Behavioral and Brain Sciences
Sorry, not sure what happened.
Are you referring to Many Worlds Interpretation when you mention attempts to get the measurement out of the unitary evolution of quantum systems? If so, I don’t understand how this removes the usefulness of the probabilistic approach. If you view it as subjective probability (e.g. the observer is just learning which Everett branch she happens to reside in), then it all becomes unitary and preserves all the great probability stuff. No need for “measurement” or “collapse” at all.
I’m not sure if this affects your conclusions on how to think of all this in social science research (which seem reasonable to me). But I do think this is one place where subjective Bayes shines, and it’s gaining a lot more support among mainstream physicists. (Though to be sure, I do not all mean to imply that MWI is “obviously” the right approach).
What you are referring to as the uncertainty principle is actually a different phenomenon known as the observer effect.
Precise terminology aside, these things are related! Or, so I recall from my two semesters of quantum physics, many years ago.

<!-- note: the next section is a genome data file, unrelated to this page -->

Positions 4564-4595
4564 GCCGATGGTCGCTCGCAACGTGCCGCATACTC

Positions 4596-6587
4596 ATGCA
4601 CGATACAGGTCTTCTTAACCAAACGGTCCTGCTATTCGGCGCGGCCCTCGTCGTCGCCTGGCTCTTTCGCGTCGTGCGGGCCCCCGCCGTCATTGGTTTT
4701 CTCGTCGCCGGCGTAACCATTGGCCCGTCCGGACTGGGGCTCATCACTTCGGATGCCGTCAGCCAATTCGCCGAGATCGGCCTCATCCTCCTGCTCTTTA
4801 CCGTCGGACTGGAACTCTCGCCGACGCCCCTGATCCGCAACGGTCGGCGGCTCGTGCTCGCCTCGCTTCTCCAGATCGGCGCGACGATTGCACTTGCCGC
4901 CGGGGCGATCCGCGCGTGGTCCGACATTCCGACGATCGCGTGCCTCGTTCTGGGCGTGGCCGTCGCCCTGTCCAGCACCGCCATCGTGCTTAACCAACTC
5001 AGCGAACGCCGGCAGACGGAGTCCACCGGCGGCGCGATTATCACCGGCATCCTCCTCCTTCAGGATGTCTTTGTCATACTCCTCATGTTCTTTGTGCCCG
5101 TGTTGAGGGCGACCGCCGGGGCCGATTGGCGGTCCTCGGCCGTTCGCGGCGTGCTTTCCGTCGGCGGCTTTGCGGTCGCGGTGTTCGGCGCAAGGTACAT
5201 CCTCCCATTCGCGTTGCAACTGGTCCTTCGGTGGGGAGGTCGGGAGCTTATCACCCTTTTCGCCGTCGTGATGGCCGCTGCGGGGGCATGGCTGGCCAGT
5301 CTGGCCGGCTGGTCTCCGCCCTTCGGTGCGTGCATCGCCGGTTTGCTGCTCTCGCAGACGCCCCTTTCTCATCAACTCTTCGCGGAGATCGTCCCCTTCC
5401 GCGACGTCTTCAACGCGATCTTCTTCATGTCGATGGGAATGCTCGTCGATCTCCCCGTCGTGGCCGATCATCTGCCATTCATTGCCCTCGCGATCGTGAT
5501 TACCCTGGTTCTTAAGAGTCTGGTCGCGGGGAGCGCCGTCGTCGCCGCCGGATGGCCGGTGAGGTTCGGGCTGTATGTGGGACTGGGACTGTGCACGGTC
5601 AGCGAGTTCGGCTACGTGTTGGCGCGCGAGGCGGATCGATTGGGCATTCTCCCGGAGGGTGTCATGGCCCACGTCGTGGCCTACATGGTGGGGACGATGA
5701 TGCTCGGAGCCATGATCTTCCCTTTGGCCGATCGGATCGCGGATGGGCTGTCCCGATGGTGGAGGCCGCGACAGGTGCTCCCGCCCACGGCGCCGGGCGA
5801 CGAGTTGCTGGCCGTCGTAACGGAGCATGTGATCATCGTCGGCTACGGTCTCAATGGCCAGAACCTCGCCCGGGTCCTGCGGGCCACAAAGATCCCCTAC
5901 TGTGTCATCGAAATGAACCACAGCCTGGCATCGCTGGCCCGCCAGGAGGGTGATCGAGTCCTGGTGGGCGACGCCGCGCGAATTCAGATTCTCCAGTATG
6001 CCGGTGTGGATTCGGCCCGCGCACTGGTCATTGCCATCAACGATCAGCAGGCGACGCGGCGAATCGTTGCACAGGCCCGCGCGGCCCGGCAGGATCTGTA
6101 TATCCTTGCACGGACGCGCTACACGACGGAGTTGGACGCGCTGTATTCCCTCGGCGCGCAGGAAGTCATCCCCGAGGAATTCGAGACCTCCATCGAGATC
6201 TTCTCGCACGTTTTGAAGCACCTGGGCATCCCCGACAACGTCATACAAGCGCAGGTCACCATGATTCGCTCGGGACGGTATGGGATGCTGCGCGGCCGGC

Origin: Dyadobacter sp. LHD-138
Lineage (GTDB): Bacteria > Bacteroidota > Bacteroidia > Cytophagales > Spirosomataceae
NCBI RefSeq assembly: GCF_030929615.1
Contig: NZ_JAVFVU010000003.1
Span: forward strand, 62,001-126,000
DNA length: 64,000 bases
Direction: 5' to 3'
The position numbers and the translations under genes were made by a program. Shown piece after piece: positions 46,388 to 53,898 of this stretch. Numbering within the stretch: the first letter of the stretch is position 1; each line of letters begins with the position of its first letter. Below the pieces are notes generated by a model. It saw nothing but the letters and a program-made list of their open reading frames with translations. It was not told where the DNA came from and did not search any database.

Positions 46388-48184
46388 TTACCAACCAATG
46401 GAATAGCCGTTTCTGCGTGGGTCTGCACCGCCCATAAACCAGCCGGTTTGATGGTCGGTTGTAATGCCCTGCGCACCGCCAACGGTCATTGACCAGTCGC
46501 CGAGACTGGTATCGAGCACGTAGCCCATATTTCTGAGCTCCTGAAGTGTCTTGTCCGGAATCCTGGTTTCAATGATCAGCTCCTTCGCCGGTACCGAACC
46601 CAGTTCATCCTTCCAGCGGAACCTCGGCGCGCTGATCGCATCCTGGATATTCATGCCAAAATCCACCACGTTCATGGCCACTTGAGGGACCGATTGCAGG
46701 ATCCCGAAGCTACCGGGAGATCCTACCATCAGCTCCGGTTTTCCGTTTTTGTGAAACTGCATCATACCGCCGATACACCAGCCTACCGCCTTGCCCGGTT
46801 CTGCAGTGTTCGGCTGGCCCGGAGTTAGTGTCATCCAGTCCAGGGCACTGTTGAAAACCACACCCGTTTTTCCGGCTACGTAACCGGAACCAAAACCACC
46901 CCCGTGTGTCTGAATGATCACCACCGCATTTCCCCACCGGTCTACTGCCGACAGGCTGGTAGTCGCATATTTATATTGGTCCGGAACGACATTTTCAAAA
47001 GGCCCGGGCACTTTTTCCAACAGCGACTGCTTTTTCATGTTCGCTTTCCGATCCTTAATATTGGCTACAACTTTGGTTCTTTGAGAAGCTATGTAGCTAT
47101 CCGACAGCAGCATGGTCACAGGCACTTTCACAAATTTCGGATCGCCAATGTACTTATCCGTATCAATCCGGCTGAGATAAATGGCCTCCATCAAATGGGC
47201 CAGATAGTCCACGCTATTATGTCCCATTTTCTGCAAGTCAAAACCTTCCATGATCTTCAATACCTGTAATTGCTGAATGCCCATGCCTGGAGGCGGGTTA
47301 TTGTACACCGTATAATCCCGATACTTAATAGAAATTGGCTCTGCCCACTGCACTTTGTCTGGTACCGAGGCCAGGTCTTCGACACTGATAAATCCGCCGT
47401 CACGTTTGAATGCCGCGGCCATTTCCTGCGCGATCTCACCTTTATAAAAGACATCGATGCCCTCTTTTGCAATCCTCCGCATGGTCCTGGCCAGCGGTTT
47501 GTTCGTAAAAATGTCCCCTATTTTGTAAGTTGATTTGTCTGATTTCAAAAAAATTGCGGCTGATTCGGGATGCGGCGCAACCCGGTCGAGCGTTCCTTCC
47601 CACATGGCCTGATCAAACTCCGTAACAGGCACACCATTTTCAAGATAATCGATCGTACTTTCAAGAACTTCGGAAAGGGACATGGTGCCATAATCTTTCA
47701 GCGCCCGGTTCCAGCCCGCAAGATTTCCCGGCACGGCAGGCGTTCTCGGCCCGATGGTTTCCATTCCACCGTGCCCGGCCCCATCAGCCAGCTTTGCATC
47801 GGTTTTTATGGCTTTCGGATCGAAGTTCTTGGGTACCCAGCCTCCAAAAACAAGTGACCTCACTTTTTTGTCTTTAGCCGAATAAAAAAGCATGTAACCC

They’re related historically due to Heisenberg’s use of the observer effect in a heuristic argument for the uncertainty principle. (I, too, recall this from undergrad physics!) But the mathematical derivation of the uncertainty principle does not require the observer effect, and the observer effect does not require quantum physics.
sorry, I do not get it: what is supposed to happen when clicking on the link?!
If you click on the link, it should open a pdf file for my article (with Mike Betancourt) that will appear in journal #100.
I understand that you are trying to strike a conciliatory tone (with an article I haven’t read), but (sorry to be blunt) the result is that this just comes across as pseudoscientific crankery.
It is obvious that, in a context where before-measurement quantities differ from corresponding after-measurement quantities (as you explicitly point out), you cannot use the same variable to refer to both (because they are not the same quantity). When you give the equation p(x) \neq sum_y p(x|y)p(y), the two x symbols refer to entirely different quantities! Who are you trying to fool? To do this and then say that the resulting issues demonstrate a problem with probability theory is ludicrous.
I’m sorry you don’t like our paper. I agree with you that one can give a different name to the variable after it has been measured, but researchers typically prefer not to do so. And recall that in the two-slit experiment, the variable is not renamed—after all, it corresponds to a measurable physical quantity—it’s just that Boltzmann probability does not hold in that case. If you think that quantum mechanics doesn’t “demonstrate a problem with probability theory” in that case, you have lots of other people than me to argue with. Whether this reasoning is relevant to social science statistics, I don’t know, but I don’t think the idea is “ludicrous.”